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Continental Drift: A Tale of Moving Continents and Plate Tectonics

Continental Drift

Imagine you are a delivery driver asked to ship a parcel from New York to Africa.

But the catch is:

You own a time-travel machine that can transport you millions of years in the past.

So the question is:

If you could time travel to the past, how many years in the past would get you the closest distance from New York to Africa?

Because, if you’re going to deliver a parcel with a time travel machine, you want the year when these two continents were closest.

We’ll get back to our delivery in just a second. But first, let’s talk about continental drift.

What is continental drift?

Supercontinent Cycle

Continental drift is the idea that continents passively move due to the movement of plate tectonics. Like a conveyor belt, continents ride on a plasticky layer known as the asthenosphere.

We know continents move because we use GPS sensors to track their movements. We’ve calculated that continents move about 5-10 cm per year on average. So this is about the same length your fingernails grow every year.

Now, let’s think in geological time:

Instead of just years, how far have continents moved over millions of years? Because when you think of Earth in a geologic time scale, continents have traveled thousands of kilometers. Because of convection in the mantle, we can accredit our constantly realigning continents.

250 million years ago in the Permian Period

Permian Period

In the Permian period, there was just one continent. And one ocean.

  • PANGEA: If you had a time capsule and traveled back in time 250 million years ago, you’d experience Earth as the supercontinent of Pangaea.

From coast to coast, Pangaea was surrounded by the superocean Panthalassa. Gradually, continental drift tore the supercontinent apart into separate continents.

200 million years ago in the Triassic Period

Triassic Period

Let’s rewind 200 million years. Humans didn’t exist. Instead, dinosaurs dominated the land.

If you travel back to the Triassic period, two enormous-sized continents have meshed together.

  • LAURASIA: Laurasia is comprised of today’s North America, Europe, Greenland, and Asia in the north.
  • GONDWANA: Gondwana was pieced together with present-day Africa, South America, Australia, and Antarctica.

And smack dab in between the two landmasses was the Tethys Sea.

145 million years ago in the Jurassic Period

Jurassic Period

About 145 million years ago, oceans began taking shape. Because of the movement of continents, it opened the path for oceans to fill in the separation of continents

As continents drifted away from each other, Pangaea became less recognizable after each millennium.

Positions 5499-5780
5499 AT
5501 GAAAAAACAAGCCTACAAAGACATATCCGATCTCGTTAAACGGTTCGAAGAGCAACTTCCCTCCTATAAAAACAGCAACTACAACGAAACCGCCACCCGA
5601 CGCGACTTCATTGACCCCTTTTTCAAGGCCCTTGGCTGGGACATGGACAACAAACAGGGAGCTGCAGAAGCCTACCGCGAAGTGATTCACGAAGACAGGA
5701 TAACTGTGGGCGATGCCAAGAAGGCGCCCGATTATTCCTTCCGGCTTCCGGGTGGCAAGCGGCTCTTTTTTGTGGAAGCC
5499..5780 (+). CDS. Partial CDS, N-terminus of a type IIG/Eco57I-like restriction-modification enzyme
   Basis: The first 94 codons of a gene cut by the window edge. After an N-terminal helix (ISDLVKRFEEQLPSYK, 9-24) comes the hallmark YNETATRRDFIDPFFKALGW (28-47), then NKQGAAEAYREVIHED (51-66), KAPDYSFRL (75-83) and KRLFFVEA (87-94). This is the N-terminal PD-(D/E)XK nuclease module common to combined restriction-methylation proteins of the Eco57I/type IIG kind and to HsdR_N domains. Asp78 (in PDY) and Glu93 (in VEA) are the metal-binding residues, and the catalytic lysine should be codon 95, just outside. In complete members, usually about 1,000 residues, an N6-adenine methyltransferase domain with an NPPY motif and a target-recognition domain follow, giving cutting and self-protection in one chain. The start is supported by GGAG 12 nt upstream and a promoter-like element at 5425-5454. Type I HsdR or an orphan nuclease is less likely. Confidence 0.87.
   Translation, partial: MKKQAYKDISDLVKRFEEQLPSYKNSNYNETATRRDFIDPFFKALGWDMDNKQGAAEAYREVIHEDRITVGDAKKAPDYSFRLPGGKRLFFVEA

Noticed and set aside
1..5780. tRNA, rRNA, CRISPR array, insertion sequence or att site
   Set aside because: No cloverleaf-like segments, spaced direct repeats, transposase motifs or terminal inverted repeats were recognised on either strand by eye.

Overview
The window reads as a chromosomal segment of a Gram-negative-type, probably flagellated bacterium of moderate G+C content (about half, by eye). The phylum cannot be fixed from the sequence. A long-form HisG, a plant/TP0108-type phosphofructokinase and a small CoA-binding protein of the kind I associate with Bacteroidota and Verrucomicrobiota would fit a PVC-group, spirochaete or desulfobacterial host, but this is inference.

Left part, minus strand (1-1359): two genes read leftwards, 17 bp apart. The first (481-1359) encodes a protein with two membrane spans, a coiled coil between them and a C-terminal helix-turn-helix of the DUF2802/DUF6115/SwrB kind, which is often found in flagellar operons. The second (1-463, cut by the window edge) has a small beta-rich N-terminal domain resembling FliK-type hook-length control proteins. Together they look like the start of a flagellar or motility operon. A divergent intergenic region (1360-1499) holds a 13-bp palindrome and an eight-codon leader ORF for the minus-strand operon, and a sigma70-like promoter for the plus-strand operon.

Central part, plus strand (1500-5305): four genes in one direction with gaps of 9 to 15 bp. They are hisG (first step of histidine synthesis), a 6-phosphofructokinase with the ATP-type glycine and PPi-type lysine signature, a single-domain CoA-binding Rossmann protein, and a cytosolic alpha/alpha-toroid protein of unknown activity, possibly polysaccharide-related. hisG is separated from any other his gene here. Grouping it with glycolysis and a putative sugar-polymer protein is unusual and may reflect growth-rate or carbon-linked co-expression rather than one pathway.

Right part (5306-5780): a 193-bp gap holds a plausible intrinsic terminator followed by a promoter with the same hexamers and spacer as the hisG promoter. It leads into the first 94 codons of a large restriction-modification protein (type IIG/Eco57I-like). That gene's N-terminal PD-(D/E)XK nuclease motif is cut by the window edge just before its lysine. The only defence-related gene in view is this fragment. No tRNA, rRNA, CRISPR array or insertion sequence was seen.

This is because our present-day map was starting to take shape due to continental drift. Over time, dinosaurs become extinct. Today, we uncover their fossils.

At one time, they lived on the connected Pangaea. Now, we piece together where land was connected from the fossils we discover.

65 million years ago in the Cretaceous Period

Cretaceous Period

In the Cretaceous period, present-day geography has become more distinguishable.

All of a sudden, the world map starts to resemble something we are all familiar with. But it’s not quite there just yet.

For example, we have a clear division between Europe and North America.

But the Atlantic Ocean needed to expand just a little more for it to be our modern placement of continents.

What does Earth look like in the present day?

Present Day

This is the present-day Earth that we see on a world map. It has 7 continents and 5 oceans.

It took a long time for continental drift to mold the planet. This is why the geological time scale is of vital importance.

Today, we pick up the pieces and look at the clues of Pangaea.

For example, notice the striking similarities of continental boundaries aligning on a world map.

We also have strong evidence of Pangaea because we find fossils from the Pangaea Supercontinent from animals that couldn’t swim or fly.

What will continents look like in the future?

Pangea Ultima

About 250 million years ago, there was just one massive chunk of land known as Pangaea. If you look at a world map, you can still piece together our continents like a giant jigsaw puzzle and recreate Pangaea.

Over millions of years, plate tectonics has torn apart Pangaea creating distinct continents and oceans. Plate tectonics are always moving. But they’re deceptively slow.

The land we live on never stays still. We know they passively move because GPS satellites measure their slight movements.

  • PANGEA ULTIMA: Plate tectonics have carved out 7 distinct continents and 5 oceans where we live today. Eventually, continental drift will assemble another supercontinent called Pangea Ultima.

Back to our delivery driver…

If you were in the Permian Period, it would be a short delivery from New York to Africa.

You wouldn’t even need a boat or airplane. That’s because New York and Africa were connected at this time.

So what would you set your time machine to for the quickest delivery?

If you set your time machine to 250 million years in the past, you’d be a stone’s throw away to deliver your parcel from New York to Africa.

What is Continental Drift?

Continental drift is the movement of continents on Earth. It’s caused by convection currents that are generated by temperature differences between the surface and the deep ocean.

This process helps to make new land, as well as move landmass around on the planet’s surface.

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